PETALING JAYA: With 10,000 tour and express bus operators owing RM 3 billion to credit and leasing companies and not being given any form of loan moratorium, the industry will collapse if the government does not intervene soon, says the Malaysian Association of Tour and Travel Agents (MATTA).
The organisation has urged Putrajaya to instruct these companies to immediately grant or extend the loan moratorium as advised by Prime Minister Muhyiddin Yassin.
Among others, it has asked the government to consider taking over debts raked up by bus operators in buying vehicles and financing their operations through credit companies, claiming that at least 1,200 buses in the northern region had been sold off to date.
MATTA president Tan Kok Liang said these operators have had no business since March when the nation was placed under the movement control order (MCO) and international borders closed, adding that they were still required to make repayments to credit and leasing firms.
“It’s ironic that despite being in the business of lending and leasing, credit and leasing companies are not regulated by Bank Negara.
“It has been more than six months that the tourism industry, in particular coach operators, has been highlighting this issue. Yet to date, no proactive action has been taken to tackle this serious issue,” he said in a statement today.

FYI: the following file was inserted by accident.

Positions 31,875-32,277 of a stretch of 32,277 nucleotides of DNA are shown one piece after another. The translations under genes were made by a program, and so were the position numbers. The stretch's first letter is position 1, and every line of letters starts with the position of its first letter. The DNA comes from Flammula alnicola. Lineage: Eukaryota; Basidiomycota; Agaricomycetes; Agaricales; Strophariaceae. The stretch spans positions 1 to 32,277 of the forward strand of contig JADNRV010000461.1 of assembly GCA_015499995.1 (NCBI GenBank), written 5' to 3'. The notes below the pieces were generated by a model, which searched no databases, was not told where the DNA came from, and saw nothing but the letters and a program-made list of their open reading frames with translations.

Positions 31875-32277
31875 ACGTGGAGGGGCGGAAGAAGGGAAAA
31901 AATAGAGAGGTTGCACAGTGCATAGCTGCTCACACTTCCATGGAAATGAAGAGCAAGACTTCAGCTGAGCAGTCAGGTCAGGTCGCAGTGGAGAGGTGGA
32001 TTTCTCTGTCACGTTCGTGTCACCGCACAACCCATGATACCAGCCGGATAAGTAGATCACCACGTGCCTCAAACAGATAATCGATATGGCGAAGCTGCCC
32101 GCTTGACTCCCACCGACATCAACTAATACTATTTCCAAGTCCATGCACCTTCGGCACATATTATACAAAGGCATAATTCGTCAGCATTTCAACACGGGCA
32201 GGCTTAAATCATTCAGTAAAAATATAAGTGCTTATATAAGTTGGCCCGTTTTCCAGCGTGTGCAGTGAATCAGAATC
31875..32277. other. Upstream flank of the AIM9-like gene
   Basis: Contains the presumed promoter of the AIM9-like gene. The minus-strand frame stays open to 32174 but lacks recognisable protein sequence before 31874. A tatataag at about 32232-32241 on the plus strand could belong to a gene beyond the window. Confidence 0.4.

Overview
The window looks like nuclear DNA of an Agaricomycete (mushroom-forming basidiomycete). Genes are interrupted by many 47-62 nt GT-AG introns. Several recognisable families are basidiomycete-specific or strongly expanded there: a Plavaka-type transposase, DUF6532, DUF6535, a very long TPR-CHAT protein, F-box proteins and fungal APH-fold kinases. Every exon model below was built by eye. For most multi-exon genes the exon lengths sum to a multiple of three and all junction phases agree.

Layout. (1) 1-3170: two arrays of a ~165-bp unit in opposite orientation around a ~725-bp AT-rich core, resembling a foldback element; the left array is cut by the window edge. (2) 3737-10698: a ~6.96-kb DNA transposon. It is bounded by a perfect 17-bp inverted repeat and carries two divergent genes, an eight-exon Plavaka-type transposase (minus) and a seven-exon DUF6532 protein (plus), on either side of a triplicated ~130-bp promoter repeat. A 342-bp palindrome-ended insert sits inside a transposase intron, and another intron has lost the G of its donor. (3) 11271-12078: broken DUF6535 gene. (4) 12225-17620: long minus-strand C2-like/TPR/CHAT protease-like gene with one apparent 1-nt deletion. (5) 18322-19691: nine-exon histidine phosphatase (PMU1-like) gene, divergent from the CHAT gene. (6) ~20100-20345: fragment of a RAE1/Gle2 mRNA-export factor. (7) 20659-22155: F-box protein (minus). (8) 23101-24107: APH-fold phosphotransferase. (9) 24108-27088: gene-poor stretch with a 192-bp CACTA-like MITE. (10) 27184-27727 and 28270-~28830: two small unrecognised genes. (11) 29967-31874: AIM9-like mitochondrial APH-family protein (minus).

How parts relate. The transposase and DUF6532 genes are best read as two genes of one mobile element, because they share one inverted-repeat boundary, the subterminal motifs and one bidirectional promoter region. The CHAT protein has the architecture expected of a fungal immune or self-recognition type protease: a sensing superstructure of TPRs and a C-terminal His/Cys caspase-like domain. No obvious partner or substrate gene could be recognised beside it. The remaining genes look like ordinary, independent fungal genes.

He added that MATTA first raised the problem in March after receiving complaints from association members that credit and leasing firms had “created their own rules” regarding loan repayments.
“Leasing and credit companies have created their own rules and practices in respect of moratoriums on repayment of loans instead of applying the directions issued by the central bank,” he said.
Following the tabling of the budget, groups of tour bus operators lodged police reports in Penang and also Putrajaya against the government for “failing” to help them during the Covid-19 pandemic.
Northern Coalition of Tour Bus Operators’ chief Ahmad Ruslan Abdul Latiff said the government rubbed salt in their wounds when Budget 2021 ignored their pleas for help, especially in having their loan repayment moratoriums extended.